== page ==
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Bandstand plays on, thanks to workmen

Who’s been making the news round your way this week?

28 April, 2017 — By Joe Cooper

At the Bandstand on Tuesday, when Jessica Barnes, 4, (below) handed a thank-you card to Hochtief project manager Eoin Regan

THE Highbury Fields Bandstand is looking better than ever after generous builders lent a helping hand. Workmen from construction firm Hochtief regularly walk past the bandstand on their way to work on the bridge reconstruction at Highbury Corner. Hochtief staff read in the Tribune that the bandstand has had its funding cut by Islington Council. “We saw the article and the ‘Save our Bandstand’ poster and so came up here to see what we could do to help,” said project manager Eoin Regan. They built new decking and repainted the front of the bandstand and repaired the floor inside – they also plan to improve the sandpit.

Bandstand manager Sam Parrington said: “It’s amazing. They’ve extended the life of the bandstand and made it safer. It was on the verge of collapse – we can’t thank them enough.”

Children from the bandstand handed over a “thank you” card to the workmen on Tuesday.

Highbury East councillor Caroline Russell said: “Hopefully others will be inspired by this generosity to donate to the bandstand crowdfunder to help them raise the funds they so urgently need to keep the precious under-fives drop-in services running.”

The bandstand have set up a crowdfunding page to help them cope with a council funding cut of 70 per cent.

See www.justgiving.com/highbury-bandstand

Project Soup fundraiser is back

KING’S Cross community groups will have a chance to bid for cash for their cause on Wednesday. Project Soup will be visiting the Hugh Cubitt Centre in Barnsbury.

The premise is simple – attendees pay a suggested donation of £5, and hear from four different projects before discussing their merits over a bowl of soup and voting for their favourite. The winner of the ballot takes the money raised on the door to invest in their project. Project Soup raised almost £2,000 last year for Islington groups, including Food for All and the Islington Bangladeshi Association and Culpeper Community Garden.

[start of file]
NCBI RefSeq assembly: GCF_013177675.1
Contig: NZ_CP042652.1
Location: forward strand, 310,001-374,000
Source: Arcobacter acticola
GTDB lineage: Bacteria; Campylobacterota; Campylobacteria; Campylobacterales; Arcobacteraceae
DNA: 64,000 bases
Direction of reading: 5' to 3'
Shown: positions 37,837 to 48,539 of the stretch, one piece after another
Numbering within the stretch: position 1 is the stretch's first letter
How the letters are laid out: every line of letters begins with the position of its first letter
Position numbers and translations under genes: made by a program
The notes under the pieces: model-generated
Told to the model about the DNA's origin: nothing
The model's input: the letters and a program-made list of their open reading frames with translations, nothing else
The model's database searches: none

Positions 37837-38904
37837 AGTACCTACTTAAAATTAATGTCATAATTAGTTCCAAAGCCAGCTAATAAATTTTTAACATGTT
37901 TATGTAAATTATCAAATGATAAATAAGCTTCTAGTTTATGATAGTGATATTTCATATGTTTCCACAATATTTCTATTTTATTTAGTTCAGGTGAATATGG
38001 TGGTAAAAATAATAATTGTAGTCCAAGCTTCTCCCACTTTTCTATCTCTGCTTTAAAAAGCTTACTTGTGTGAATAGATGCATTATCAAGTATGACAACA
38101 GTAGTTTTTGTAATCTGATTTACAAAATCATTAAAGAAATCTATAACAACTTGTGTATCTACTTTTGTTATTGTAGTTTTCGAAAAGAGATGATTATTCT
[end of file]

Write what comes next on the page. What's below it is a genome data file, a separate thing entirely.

The first event this year takes places at the Hugh Cubitt Centre, 6.30pm-8.30pm on Wednesday May 3, 48 Collier Street, N1, 020 7021 4127. If you would like to pitch your project or volunteer, email soup@projectdirt.com

Cracking time at Alsen Day Centre!

Andreas Michael at the Alsen Day Centre

THE Greek Orthodox tradition of the cracking of the red eggs was celebrated at the Alsen Day Centre on Friday, which takes place during dinner soon after Easter Sunday.

Nickos Solkala and Bambos Charalambous

The eggs are dyed red to represent the blood of Christ and the hard shell symbolises the sealed tomb – the cracking of which represents his resurrection from the dead.

Mayor Kat Fletcher at the centre with guests

The goal is to crack the opponent’s egg first. Greek food was served and traditional music played at the centre on the Andover estate in Finsbury Park while Mayor Kat Fletcher chatted to the elderly. Staff member Koulla Soteriades then cracked eggs with Autothoksia but lost.

Egg cracking: Autothoksia and staff member Koulla Soteriades

“Whoever wins keeps their egg for seven years, then it can be used as a pendant,” Koulla said. The Alsen Day Centre regularly provides activities geared towards the many diverse communities of Finsbury Park.

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